The most common mistake? Ignoring the 40-40-20 Rule.

Over many years, marketers have studied direct response results and have discovered a breakdown of what generally makes an e-campaign or any direct response campaign successful. The results are as follows:

40% is the quality of the LIST

40% is the quality of the OFFER

20% is the quality of the CREATIVE

Of course, every campaign is unique and there are variations of the rule, but 40-40-20 is easy to remember and serves the purpose.

Most marketers like to focus on the creative because that’s the fun part. But now we know creative is only 20% of what’s needed to be successful. The fact is too much time is often spent over-analyzing and revising the creative concept, images and copy.

If you’ve ever created a direct response campaign, you’ve seen this movie. Everyone wants to see the concepts. Then everyone wants to put their mark on it and then it gets reviewed again. The creative goes through endless rounds of revisions until it becomes sanitized and diluted by too many cooks spoiling the creative broth. In the end, everyone is equally unhappy.

To be clear, the creative is important – it needs to grab attention and trigger a response. But instead of so many revisions, make sure the creatives understand the audience/message. Then make sure they create very specific and targeted concepts. Finally, have one creative director who approves the creative.

Back to list. Before you even look for a list or start the creative, spend time creating your audience profile. Try to refine it down as far as possible. Remember your campaign can only get a response from prospects already interested in buying. Don’t try to sell to anyone else. THEY WILL NOT RESPOND. You can’t create demand – only satisfy it.

So, the list must be comprised of people who are most likely to buy your product. Seems obvious, but finding the optimal list requires a clear understanding of your best prospects. That may require some additional research and strategic thinking.

Even with the perfect list, it’s important to understand that only a small number of people will respond:those already interested in buying and can be motivated to buy NOW. Keep in mind, a successful campaign might generate just a 2% response.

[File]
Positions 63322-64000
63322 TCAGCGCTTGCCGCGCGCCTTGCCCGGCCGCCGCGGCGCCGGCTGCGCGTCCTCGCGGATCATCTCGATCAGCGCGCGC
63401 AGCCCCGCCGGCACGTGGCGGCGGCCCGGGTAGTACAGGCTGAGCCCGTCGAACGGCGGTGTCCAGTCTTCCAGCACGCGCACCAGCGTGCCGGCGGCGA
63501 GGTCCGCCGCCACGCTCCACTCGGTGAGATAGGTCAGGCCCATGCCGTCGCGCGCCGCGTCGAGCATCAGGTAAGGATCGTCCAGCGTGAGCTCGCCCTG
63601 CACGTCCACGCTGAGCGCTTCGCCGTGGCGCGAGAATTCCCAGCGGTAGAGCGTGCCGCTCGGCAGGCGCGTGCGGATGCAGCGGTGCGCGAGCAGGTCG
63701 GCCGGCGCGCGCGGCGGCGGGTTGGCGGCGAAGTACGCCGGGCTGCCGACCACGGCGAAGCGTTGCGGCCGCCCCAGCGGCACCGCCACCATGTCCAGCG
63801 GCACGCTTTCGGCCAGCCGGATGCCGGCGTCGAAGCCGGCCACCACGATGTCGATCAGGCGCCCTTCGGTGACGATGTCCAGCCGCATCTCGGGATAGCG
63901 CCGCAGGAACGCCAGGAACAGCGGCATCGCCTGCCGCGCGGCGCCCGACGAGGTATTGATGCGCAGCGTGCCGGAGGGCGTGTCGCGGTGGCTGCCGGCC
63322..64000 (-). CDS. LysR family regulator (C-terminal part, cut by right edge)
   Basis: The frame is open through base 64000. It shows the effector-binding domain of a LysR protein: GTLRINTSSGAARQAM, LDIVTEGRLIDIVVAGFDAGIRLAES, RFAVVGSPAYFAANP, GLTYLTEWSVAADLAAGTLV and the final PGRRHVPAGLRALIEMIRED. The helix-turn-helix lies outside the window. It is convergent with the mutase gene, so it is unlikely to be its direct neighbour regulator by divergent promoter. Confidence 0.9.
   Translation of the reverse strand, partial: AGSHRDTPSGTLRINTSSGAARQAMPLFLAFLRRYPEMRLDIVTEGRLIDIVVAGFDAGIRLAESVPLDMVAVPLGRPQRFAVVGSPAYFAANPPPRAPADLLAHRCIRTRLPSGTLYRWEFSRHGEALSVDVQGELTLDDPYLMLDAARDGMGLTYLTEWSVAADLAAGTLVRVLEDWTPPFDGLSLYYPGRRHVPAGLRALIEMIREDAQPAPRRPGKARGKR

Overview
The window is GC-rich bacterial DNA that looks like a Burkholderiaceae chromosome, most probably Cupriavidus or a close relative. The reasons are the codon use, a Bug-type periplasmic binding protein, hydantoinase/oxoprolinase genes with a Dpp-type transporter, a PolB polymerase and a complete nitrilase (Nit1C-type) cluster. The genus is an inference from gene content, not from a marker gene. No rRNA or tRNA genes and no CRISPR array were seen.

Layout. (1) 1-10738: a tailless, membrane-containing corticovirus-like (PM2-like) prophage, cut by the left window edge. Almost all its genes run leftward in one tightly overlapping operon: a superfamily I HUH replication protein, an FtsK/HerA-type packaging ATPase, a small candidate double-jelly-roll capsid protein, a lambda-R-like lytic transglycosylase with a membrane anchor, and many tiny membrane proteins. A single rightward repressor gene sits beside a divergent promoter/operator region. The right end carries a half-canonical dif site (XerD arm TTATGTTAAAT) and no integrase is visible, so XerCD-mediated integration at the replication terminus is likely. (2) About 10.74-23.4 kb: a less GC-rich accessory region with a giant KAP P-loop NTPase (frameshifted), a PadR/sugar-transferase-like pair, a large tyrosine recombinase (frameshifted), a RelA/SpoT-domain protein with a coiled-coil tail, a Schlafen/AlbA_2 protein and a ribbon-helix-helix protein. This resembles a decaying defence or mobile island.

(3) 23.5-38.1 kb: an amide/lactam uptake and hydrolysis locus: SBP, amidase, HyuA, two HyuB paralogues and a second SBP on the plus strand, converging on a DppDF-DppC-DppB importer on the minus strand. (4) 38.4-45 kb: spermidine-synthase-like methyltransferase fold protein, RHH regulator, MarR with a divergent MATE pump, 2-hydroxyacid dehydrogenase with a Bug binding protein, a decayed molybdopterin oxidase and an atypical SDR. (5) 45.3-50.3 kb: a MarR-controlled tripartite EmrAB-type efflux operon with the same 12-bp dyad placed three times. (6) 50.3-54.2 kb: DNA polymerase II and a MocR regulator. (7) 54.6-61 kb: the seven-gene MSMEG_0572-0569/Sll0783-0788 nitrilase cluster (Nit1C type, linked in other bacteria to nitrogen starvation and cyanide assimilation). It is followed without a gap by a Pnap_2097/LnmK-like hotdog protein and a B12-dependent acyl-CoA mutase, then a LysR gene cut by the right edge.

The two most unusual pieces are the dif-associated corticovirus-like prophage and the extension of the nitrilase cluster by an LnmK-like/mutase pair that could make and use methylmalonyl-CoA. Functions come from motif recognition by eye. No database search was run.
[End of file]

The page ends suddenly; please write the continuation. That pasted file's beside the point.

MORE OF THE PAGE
With time and budget limitations every marketing campaign faces, you need to focus on only the best prospects Develop your own and/or buy one from a list company. If your list includes current customers, then you have an excellent list. But if you’re trying to grow beyond those audiences, you need to ensure that you’re talking to good prospects. Do some research and connect the dots. You’ll likely discover smaller customer segments that have even more reason to buy.

What about the offer?

In this context, the offer refers to more than just a promotional discount. It includes both the unique appeal of the product combined with any special discount to buy now. You need both and they must be quickly and clearly communicated. You could offer pet rocks at 70% off and not get any response (unless maybe you had the right list, of course!).

So remember the 40-40-20 Rule. It has decades of results to back it up. There are no guarantees in direct response marketing, but a successful email marketing campaign will require:

  1. Quality list (ONLY those prospects most interested in buying your widget)
  2. Must-have offer (e.g. this unique widget is half off, if you order today!)
  3. Powerful creative and Call To Action (on target message, not diluted!)

Good luck!

Related articles:

https://www.accountingweb.com/practice/practice-excellence/the-404020-marketing-rule

https://www.dmnews.com/customer-experience/news/13075514/what-happened-to-the-404020-rule

https://www.quantumpostcards.com/blog/how-to-maximize-your-campaigns-roi